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I have often done this before: install ubuntu on a usb and use it to boot from it from different machines (two similar dell laptops, similar components etc.). I know, normally you use a live system for full portability and that the ubuntu installer configures hardware etc. when installing on a specific setup, but I have never had problems with it. (I even ran it successfully on completely different hardware without problems).

Today it thought, I want to try it on a colleagues machine, because he thinks it is kind of broken (windows randomly shows blue screen when working with it). It is a new machine however. So I used a usb that has never been attached to any system but mine before, everything ran fine. Then after I booted the usb on the lattop of my colleague and everything ran fine, I booted it again on my computer: result: does not boot anymore. I thought: okay maybe a file system error, ran btrfsck, but it did not show anything of interest. I ended up setting up the usb from scratch.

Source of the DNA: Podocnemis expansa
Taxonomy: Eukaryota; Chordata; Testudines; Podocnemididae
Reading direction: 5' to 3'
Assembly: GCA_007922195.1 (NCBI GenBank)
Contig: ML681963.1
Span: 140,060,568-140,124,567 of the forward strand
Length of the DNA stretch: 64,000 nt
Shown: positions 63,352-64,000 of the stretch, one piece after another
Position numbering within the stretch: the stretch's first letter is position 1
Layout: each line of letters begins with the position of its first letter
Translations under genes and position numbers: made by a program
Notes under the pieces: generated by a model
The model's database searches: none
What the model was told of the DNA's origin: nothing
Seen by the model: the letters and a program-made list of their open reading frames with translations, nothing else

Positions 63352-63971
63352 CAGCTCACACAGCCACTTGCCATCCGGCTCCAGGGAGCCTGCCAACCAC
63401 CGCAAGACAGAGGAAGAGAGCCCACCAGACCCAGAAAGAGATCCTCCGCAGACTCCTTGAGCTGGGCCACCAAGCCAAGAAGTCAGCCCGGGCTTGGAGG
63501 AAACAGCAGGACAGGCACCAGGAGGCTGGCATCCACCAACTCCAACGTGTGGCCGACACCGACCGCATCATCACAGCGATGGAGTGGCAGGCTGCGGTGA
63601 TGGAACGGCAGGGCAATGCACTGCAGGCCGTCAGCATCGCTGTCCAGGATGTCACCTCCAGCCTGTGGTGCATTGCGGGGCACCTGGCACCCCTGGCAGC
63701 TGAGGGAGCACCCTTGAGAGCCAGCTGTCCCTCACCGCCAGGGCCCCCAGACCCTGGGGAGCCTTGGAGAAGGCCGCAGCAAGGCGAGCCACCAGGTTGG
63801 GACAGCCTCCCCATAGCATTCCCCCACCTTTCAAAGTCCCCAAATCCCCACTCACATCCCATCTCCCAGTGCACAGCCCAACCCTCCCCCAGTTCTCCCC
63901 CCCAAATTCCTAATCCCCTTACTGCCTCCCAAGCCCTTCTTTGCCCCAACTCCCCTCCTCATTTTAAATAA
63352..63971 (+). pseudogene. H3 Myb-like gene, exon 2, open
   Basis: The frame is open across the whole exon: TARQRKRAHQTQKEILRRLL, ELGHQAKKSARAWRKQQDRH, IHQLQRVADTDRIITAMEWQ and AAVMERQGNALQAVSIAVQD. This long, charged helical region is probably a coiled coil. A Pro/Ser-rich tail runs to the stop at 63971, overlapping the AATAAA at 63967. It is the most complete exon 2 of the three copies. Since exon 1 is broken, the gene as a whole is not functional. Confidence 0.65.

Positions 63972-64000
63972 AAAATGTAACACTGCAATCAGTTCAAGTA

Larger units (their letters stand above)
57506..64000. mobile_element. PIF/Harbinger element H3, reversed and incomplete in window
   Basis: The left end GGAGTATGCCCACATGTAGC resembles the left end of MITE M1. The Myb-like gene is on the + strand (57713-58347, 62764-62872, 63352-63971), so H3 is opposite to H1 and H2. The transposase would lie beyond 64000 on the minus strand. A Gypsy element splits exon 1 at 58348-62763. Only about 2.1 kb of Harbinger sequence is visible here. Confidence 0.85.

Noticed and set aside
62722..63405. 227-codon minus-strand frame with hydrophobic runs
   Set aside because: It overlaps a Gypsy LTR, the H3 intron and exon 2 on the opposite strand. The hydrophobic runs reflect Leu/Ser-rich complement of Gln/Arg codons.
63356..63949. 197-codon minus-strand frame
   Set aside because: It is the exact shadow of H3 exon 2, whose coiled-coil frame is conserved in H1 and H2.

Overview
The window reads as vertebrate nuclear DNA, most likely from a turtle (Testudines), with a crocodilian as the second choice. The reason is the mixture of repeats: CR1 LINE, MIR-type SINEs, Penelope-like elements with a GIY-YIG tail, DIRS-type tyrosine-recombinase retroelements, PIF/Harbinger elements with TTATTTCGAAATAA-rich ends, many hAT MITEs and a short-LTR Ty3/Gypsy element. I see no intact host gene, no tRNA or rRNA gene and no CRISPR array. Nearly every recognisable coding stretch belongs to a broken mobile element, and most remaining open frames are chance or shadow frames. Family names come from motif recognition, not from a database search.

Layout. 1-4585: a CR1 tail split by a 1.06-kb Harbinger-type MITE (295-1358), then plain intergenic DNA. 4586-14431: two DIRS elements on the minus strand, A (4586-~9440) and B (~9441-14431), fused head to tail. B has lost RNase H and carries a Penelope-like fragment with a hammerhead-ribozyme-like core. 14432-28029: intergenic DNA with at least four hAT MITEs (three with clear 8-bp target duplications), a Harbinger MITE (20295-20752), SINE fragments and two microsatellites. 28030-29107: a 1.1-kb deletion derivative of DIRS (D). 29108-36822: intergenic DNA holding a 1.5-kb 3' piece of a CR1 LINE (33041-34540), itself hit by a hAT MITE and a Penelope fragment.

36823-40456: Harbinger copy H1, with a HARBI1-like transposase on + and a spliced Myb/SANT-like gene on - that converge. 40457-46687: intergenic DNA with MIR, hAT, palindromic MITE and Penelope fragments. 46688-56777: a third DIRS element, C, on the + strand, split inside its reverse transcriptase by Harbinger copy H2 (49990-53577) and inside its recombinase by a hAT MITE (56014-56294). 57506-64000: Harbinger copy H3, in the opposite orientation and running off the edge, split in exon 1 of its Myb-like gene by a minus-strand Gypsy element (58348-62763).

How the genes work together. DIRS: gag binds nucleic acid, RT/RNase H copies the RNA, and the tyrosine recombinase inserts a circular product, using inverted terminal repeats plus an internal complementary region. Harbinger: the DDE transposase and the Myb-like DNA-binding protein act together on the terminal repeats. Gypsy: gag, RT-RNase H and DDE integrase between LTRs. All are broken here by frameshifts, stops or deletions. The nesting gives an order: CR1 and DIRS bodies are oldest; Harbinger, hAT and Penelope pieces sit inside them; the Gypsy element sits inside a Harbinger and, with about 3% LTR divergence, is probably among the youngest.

After that I set up another usb with a fresh copy of ubuntu. I successfully installed some software, powered the system off and bootet from the colleagues machine. Everything worked. Then I tried to install some software there, but apt complained, that debconf is missing. apt-get install -f did not work either, so basically the whole package management was broken in a irreparable state.

This cannot be coincidence, can it?

So my question is: Could faulty hardware (other than the storage device itself) screw with the root filesystem so that it breaks?

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up vote 1 down vote accepted

Could faulty hardware (other than the storage device itself) screw with the root filesystem so that it breaks?


As an example: Malfunctioning RAM can result in file corruption. editing your /etc/fstab to mount R/O (read only) should reduce the odds of such an occurrence to near zero.

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